Friday, September 09, 2005

A Different Kind of Fast

The purpose of fasting is to deny our normal desires for food in order to focus our prayer and attention on the Lord. However, the principle of fasting from things we desire is applicable to other areas of our lives. Many things can become our “food”—things we take for granted as our right.

America is so saturated with electronic media—the internet, movies, video games, television, radio, etc.—that we tend not to notice their effects. Although Scripture prizes silence and contemplation, modern media constantly fill up our minds, allowing us little room for quietness before God.

Yet God exhorts us to beware of worldliness and to embrace godliness (1 John 2:15-17; Romans 12:1-2). Jesus calls us to holiness. We should discern how our culture tempts us away from God. Because of this, I require my students at Denver Seminary to engage in a “media fast.” They abstain from an electronic medium for at least one week to note how it is affecting their lives. Most students choose television, since it is a widespread and powerful force. They note the changes that occur in their lives and reflect on several passages of Scripture that emphasize Christian virtues, such as the fruit of the Spirit (Galatians 5:22-23).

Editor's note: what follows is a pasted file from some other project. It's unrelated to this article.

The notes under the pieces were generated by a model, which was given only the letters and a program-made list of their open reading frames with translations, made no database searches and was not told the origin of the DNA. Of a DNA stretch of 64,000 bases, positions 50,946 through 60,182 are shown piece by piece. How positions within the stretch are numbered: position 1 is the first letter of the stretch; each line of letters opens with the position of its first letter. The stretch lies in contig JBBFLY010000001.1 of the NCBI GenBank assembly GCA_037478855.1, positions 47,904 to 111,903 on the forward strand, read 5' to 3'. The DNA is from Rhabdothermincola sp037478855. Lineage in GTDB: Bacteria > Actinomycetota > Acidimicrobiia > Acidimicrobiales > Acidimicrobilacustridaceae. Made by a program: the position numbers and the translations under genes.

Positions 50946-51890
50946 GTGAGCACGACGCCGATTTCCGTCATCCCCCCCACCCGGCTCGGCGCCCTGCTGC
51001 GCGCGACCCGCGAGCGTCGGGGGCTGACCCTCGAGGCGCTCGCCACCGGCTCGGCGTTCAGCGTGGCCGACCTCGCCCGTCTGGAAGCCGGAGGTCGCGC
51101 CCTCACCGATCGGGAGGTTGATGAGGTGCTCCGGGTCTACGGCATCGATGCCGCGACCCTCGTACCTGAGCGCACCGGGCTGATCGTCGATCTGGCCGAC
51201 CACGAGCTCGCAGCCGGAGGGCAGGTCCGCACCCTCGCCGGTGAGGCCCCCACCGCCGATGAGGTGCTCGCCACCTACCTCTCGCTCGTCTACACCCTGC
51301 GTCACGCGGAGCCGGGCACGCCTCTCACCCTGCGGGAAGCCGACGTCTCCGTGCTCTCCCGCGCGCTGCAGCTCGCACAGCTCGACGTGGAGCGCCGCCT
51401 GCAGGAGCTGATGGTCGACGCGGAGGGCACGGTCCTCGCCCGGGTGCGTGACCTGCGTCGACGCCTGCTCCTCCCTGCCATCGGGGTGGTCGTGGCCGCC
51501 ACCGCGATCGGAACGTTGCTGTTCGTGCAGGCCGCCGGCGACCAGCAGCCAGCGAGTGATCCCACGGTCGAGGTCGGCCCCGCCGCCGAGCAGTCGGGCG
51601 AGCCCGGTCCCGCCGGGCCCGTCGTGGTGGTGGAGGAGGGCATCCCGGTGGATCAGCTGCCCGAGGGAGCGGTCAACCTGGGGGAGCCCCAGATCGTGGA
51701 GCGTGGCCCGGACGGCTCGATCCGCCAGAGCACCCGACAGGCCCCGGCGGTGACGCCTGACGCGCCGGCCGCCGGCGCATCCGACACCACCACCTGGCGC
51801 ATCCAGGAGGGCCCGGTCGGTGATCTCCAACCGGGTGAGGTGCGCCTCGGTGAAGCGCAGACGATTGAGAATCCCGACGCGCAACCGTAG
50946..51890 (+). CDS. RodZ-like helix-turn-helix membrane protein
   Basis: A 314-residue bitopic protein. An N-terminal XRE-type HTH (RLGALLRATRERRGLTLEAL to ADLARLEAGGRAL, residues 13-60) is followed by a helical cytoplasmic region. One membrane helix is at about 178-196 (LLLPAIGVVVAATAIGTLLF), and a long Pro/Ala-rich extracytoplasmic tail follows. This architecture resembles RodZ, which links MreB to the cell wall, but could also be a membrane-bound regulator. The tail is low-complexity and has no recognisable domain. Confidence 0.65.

Almost all my students report that they first suffer withdrawal symptoms. But they later become more peaceful and prayerful. Time is freed up for reading, spouses, children, and ministry. Lustful thoughts diminish. They are surprised at how much television (or some other medium) had affected them and what a difference the fast made in their awareness of God, themselves, and their culture. Many resolve to be more careful with these media.

I challenge you to offer your own “media fast” to the Lord and see what the Holy Spirit might teach you about worldliness and godliness in your life.

Douglas Groothuis, Ph.D.


Jody Harrington said...

In Mudhouse Sabbath, Lauren Winner writes about fasting from reading books. That would be a real challenge.
Thanks for the reminder of the purpose of fasts--to bring us closer to God, not just to abstain from food.

Douglas Groothuis, Ph.D. said...

I meant electronic media! I see no reason at all from fasting from books. Reading is good. Americans do not read enough or they read the wrong things.

Exile from GROGGS said...

Mmm, the minister of our church, when he spoke on Jesus talking about fasting, made the point that the reason it seems to be so culturally irrelevant to us is precisely because we never deprive ourselves of anything - we are in a culture that is unable to say "no" to anything, and as Christians, we are far too aligned with the values of that culture. He also suggested switching off the TV for a week.